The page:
How to flip your phone's 'kill switch' right now
Starting next summer, every smartphone sold in California must have an anti-theft device. But many users don't have to wait to safeguard their phones.
By Kara Brandeisky, Money
Smartphone theft just got a whole lot less lucrative. This week, California Governor Jerry Brown signed a bill requiring that all smartphones sold in the state include a "kill switch," software that makes it impossible for thieves to use stolen phones.
Here's something you may not know: Your phone could already have such a switch. Both Apple (AAPL) iPhones and Samsung (SSNLF) phones have new software that "locks" the device so that unauthorized users are unable to activate it. According to the San Francisco Police Department, the city saw a 38 percent drop in iPhone thefts in the six months after Apple released its kill switch.
In June, Google (GOOG) and Microsoft (MSFT) promised to offer kill switch technology in their next operating systems, and for now, both offer other apps to help you protect a lost phone. (Microsoft owns and publishes MSN Money.)
The California bill requires that tech companies make the kill switch feature standard on all phones starting July 1, 2015. In the meantime, you can enable your phone's available security features by turning on the right settings. Here's how.
Do this right now: Make sure you have iOS7 software (if you haven't already, you can download the upgrade on iTunes). Go to Settings, then iCloud, and then flip on "Find My iPhone." If your phone gets lost, you'll be able to track it on icloud.com.
Do this if your phone gets stolen: Go to icloud.com/find and sign in using your Apple ID and password. There, a button lets you play a sound on your iPhone to help you locate the device. You can also put the phone in "lost mode," which gives you the option to display an alternate phone number and a message explaining that the phone has been lost, so Good Samaritans will be able to find you.
If you're sure your phone has been stolen, erase the data. Remember that this is a last resort: Once you've erased your phone, you won't be able to track it. But that way, the only way someone will be able to activate it is by entering your Apple ID and password. (And in the event that you find your phone again, you can restore the data using iCloud backup.)
Do this if your phone gets stolen: Sign in to the Android Device Manager using your Google account and password. Again, you'll be able to play a sound, track your phone, reset the screen lock PIN, and erase the data. (Remember, once you erase the data, you won't be able to track the phone anymore.)
However, hackers may still be able to reset and reactivate the device. Expect a tougher kill switch feature in Google's next software upgrade.Samsung
Do this right now: If you've got a Samsung Android phone, you're in luck. Go to Apps, then Settings, and then Security. Check the box next to "reactivation lock." You'll be prompted to either sign in to your Samsung account or create one.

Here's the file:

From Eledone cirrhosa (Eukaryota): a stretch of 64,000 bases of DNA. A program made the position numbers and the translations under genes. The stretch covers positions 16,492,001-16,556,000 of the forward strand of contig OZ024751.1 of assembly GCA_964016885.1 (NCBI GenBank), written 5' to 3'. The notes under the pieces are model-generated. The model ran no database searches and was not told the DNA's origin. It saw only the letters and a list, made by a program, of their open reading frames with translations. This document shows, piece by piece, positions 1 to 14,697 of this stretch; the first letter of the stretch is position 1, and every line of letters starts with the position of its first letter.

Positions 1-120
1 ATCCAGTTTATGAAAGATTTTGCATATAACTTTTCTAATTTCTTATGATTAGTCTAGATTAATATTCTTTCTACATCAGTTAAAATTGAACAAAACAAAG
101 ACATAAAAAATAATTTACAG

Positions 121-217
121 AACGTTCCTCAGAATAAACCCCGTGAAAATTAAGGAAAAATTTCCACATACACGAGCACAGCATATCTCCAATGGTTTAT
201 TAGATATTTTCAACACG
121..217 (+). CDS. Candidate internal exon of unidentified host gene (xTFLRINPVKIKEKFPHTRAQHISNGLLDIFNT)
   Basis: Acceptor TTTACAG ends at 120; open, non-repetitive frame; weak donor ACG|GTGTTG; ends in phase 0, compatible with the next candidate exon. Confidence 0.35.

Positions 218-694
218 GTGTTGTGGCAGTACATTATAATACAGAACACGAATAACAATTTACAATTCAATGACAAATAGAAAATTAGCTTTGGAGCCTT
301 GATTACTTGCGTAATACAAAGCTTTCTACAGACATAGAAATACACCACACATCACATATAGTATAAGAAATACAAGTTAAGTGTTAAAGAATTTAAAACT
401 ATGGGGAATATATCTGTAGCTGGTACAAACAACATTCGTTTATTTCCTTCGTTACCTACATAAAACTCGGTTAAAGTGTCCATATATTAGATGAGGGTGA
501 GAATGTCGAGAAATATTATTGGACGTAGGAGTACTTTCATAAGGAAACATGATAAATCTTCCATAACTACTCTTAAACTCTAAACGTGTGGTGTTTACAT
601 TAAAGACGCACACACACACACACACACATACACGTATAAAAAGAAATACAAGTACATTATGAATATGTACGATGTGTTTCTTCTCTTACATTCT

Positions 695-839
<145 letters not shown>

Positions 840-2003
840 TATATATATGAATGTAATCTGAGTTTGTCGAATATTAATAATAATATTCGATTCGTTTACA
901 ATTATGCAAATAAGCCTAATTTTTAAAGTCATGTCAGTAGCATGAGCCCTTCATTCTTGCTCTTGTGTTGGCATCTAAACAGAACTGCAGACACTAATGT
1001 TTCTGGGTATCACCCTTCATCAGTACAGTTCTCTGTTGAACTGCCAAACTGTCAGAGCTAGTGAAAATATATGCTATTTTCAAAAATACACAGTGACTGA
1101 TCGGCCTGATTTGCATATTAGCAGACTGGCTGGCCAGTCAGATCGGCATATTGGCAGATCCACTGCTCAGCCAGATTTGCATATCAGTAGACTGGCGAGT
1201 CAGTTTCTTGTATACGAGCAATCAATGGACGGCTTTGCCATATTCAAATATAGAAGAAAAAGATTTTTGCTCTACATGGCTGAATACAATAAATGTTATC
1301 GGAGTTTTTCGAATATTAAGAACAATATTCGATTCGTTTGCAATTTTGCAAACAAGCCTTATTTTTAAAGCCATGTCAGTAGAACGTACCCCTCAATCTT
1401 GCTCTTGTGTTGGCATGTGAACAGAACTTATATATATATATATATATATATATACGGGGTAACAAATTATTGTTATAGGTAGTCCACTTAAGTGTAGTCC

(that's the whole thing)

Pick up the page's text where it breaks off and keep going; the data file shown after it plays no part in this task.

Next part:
Do this if your phone gets stolen: Go to findmymobile.samsung.com and log in with your Samsung account. Like "Find My iPhone," Samsung lets you track your phone, play a sound to help you find it, and lock your device remotely.
If your phone has been jacked, the reactivation lock renders it useless. Once you've turned the feature on, no one can reset the device without your Samsung account and password.
Do this right now: Windows phones don't have kill switches yet either, but they do have a device tracking feature. Go to Start, then App, then Settings, and then "Find My Phone." You can opt to save your phone's location every few hours, which could give you a more accurate reading of its last known location if the battery dies.
Do this if your phone gets stolen: Go to windowsphone.com and sign in with your Windows Live ID. You'll be able to track your phone, play a sound, lock your phone with a message, and erase your data.
Windows also plans to add a kill switch in the future.
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It hasn't quite ceased to amaze me how in the name of Safety people welcome the tools and means of tyranny. Domestic and Foreign policy.
Used to be your rulers were openly cruel, merciless monsters and you disobeyed or it was off with your head. Now they just have to highlight how it's for your own good and people offer their heads for free.
Given my absence of fondness for smart phones I get whatever is free. Other than phone numbers I don't have any data that I know of. I do use the internet occasionally and text message on very rare occasions. Some of the features are useful when I travel although not so much that I would be afraid to travel without them.
I know many people love smart phones. Perhaps it's good that they have such expensive phones that they can worry about theft. It's hard to brag about an inexpensive phone. My phone isn't that tempting and I don't want anything that adds to the complexity of using it. I particularly don't want features that require typing with my fat fingers on the tiny buttons. Can I just take my chances and have the lock thing remain optional?
Blackberry users: Carry on. Chances are if your phone is stolen, it will be mailed back to you within 3-5 business days.
(I am a BB user, by the way.)
Just send erase to phone from BES and no data no more.
Copyright © 2014 Microsoft. All rights reserved.
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